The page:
Guns Only, Rear Aspect , BVR
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Postby PAVEWAY » Mon Sep 25, 2006 10:02 pm

excellent defense. when someone is on your six and this does not matter how close or how far he is just make sure your 5,000 ft of the ground going about 600knts. roll your jet point it towards the ground and carefully pull towards the opponent as you do this make sure you don't go below 400knts. the result is the enemy will try to match you up and if you do this tactic right he will hit the ground or his going to avoid the ground this giving you a good advantage because his going to slow down or run away in that case your have more energy and good AOA.

This tactic sounds easy but it's not your need excellent SA and tons of practice in this tactic to be good at it (second nature) once you have accomplish this you can do it from a different attitude and speed with the same procedures. 8)

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Postby KidVicious » Tue Sep 26, 2006 6:32 am

The low altitude split S is a last line of defense to shake an opponent. The most important aspect of having an opponent on your six is range.

1. If your attacker is out of range (approx >3000feet) he has a very low % of hitting you.

2. If your attacker is out of range, this enables you to create turning room for defensive to neutral conversions with relative safety (depending on ordinance he's carrying).

3. If your attacker is out of range, this buys you time to prepare a conversion manuoever.

A low altitude split S is good for shaking off rookie to intermediate pilots. An ace pilot gets on your six, the only way you're going to survive is if he makes a mistake, and this isn't likely to happen often.

The natural counter to the low alt split S is a horizontal lag pursuit turn directly over the split S bandit. This keeps you checking to their six, keeps you above the bandit, and sustains your energy to manipulate your opponent in a turning fight , or in the vertical should he try to reverse on you after the split S.

Remember patience is the key. During offensive BFM you should be focusing on:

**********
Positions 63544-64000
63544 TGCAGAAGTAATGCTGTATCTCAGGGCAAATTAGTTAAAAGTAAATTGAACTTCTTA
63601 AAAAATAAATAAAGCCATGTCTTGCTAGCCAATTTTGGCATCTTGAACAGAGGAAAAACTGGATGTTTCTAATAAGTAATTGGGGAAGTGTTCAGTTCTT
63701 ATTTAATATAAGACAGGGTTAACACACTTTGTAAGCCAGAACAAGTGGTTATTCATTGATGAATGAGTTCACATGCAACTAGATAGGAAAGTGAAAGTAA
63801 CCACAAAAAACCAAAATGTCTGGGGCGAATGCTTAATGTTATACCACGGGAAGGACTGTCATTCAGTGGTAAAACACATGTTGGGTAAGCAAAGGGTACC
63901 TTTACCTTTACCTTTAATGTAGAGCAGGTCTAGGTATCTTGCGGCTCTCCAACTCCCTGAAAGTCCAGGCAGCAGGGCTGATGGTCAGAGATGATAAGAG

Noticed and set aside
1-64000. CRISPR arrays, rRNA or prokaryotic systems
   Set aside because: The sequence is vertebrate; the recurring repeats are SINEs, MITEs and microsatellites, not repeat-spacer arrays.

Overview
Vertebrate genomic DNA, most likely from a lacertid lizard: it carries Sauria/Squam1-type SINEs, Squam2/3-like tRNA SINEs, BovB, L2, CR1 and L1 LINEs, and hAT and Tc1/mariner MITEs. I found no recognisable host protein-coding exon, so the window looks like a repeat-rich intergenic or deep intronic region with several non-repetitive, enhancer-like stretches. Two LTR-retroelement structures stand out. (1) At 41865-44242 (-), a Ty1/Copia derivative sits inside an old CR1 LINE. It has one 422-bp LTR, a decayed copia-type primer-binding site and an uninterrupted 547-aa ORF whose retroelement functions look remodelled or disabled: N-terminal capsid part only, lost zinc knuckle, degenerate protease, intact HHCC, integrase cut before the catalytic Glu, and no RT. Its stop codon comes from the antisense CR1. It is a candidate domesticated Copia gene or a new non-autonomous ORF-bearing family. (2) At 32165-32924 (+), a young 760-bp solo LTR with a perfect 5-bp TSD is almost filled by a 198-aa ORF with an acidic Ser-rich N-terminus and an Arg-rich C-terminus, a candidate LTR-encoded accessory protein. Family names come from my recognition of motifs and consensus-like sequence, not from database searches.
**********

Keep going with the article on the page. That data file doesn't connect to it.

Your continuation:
1. Range
2. Closure
3. Aspect Angle
4. Altitude
5. Airspeed
(not necessarily in this order, whatever suits the pilot best for his instrument scans)

For defensive BFM, you are striving for:

1. Seperation (to get outside attacker's turning circle)
2. Increased aspect angle and angle off attacker's nose (turning room)
3. Jinks for safety every 3 to 5 seconds
4. Corner speed

Most pilots when defensive give up and fling their jet around spending all their airspeed/energy for a last chance at an overshoot. This is the LAST thing you should do.

You should maintain at least the upper end of corner velocity (variable depending on ALT and gross weight). This allows you to make hard break turns at high G in one direction or another, forcing your attacker's nose in lag (his nose snaps below your tail) momentarily.

This creates turning room for a scissor reversal. When you unload and reverse, keep your energy up and watch out for the shot across the scissor. Each time you reverse at corner speed your opponent will slow up trying to stay behind you as an offset to the turning room you create. This enables you to manipulate your attacker in the vertical.

Most ask: "How can I tell how fast my opponent is when he's behind me and I don't have a radar lock?"

First answer: Experience :)

Detailed answer:

When you're looking back at your opponent while in a breakturn and his nose has snapped below your six (he's thrown to lag), eventually you'll see him starting to pull lead pursuit again.

In similar platforms, his jet can only turn as hard as yours if you're both in corner range, so if he's turning inside your radius (lead pursuit) he's naturally slower than you, cause he had to slow up and tighten his radius for lead pursuit tracking.

When you reverse he will be thrown to lag again, but at a slower airspeed. This enables you to continue your break turn, hit the escape window, evade and exit the turn circle for another merge at your choosing.
The ordinary air fighter is an extraordinary man and the extraordinary air fighter stands as one in a million among his fellows.
Theodore Roosevelt

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Postby BUFF » Fri Sep 29, 2006 6:07 am

Nice post KV. Thanks.


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Postby centermass » Fri Sep 29, 2006 7:21 am

This is much easier said than done. I'm still working on it. :?

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Postby Rotor » Sat Oct 14, 2006 12:00 pm

Nice post KV But you forgot one thing!
If your opponent is in guns range right at your six running straight away. Oh and your name Is Tank Flop around like a fish out of water. So theirs no way in hell the guy can ever hit you. :lol:
That is if your lucky enough to ever get there in the first place.

Just messing. Excellent post. keep em comming.

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Postby Soprano » Mon Oct 30, 2006 10:50 pm

Great thread !

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